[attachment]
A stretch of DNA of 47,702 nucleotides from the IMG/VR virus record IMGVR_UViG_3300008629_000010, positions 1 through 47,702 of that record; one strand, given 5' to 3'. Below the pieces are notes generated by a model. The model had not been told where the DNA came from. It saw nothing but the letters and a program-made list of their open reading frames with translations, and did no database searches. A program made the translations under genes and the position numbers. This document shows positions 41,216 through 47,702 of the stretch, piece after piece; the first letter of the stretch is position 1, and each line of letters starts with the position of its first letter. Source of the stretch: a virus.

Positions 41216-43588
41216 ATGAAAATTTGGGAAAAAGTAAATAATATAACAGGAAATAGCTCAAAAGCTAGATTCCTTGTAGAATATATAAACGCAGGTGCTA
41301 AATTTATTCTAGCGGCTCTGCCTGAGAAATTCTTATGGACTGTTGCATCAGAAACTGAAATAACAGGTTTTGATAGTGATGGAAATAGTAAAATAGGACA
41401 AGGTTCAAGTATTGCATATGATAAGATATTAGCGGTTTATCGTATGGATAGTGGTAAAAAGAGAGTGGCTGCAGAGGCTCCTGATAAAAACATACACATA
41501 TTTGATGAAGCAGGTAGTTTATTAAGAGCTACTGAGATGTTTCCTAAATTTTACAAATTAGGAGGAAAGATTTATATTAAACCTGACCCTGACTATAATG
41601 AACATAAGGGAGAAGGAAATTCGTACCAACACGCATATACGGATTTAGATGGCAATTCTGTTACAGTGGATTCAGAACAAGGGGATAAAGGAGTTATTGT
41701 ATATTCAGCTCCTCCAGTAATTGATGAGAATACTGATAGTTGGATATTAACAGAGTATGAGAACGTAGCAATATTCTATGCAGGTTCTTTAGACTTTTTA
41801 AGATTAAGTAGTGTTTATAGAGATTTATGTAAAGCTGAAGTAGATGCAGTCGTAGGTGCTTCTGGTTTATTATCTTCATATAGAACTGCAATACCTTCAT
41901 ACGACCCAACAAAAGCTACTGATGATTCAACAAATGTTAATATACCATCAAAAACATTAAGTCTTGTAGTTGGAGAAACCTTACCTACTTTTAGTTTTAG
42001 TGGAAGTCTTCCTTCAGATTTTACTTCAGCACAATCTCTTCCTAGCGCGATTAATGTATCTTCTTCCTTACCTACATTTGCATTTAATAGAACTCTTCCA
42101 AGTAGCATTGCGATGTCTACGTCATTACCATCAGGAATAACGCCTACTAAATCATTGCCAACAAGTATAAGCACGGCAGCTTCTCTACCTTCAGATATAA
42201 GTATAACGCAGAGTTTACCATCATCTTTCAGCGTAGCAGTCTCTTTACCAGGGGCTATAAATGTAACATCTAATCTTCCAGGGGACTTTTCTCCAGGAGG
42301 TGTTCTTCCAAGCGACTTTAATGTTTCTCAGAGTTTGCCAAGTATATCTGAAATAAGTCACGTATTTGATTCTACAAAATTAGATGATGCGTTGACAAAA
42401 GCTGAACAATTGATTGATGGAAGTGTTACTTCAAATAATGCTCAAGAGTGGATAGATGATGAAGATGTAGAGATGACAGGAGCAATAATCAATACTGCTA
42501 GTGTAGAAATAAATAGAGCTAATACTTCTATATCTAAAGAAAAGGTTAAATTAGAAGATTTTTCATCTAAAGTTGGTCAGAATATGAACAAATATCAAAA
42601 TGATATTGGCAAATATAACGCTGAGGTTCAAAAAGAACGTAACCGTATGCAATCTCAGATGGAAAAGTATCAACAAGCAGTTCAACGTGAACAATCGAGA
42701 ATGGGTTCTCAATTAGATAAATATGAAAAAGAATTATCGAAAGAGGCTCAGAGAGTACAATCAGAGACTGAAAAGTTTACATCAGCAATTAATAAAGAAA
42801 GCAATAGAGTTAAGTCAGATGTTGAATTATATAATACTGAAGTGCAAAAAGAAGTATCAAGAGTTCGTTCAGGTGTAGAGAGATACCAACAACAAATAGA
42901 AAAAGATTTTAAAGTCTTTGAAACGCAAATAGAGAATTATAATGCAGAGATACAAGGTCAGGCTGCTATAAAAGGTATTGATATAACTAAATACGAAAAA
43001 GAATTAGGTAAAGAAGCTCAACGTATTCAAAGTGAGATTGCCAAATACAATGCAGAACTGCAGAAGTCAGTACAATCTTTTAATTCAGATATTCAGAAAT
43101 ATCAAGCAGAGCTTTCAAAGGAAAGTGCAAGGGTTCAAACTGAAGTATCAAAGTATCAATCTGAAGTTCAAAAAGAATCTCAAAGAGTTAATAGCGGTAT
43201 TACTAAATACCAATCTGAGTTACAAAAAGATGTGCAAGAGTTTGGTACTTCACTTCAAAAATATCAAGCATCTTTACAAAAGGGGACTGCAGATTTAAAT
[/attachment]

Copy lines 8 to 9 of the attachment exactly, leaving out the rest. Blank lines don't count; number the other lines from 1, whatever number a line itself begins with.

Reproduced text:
41701 ATATTCAGCTCCTCCAGTAATTGATGAGAATACTGATAGTTGGATATTAACAGAGTATGAGAACGTAGCAATATTCTATGCAGGTTCTTTAGACTTTTTA
41801 AGATTAAGTAGTGTTTATAGAGATTTATGTAAAGCTGAAGTAGATGCAGTCGTAGGTGCTTCTGGTTTATTATCTTCATATAGAACTGCAATACCTTCAT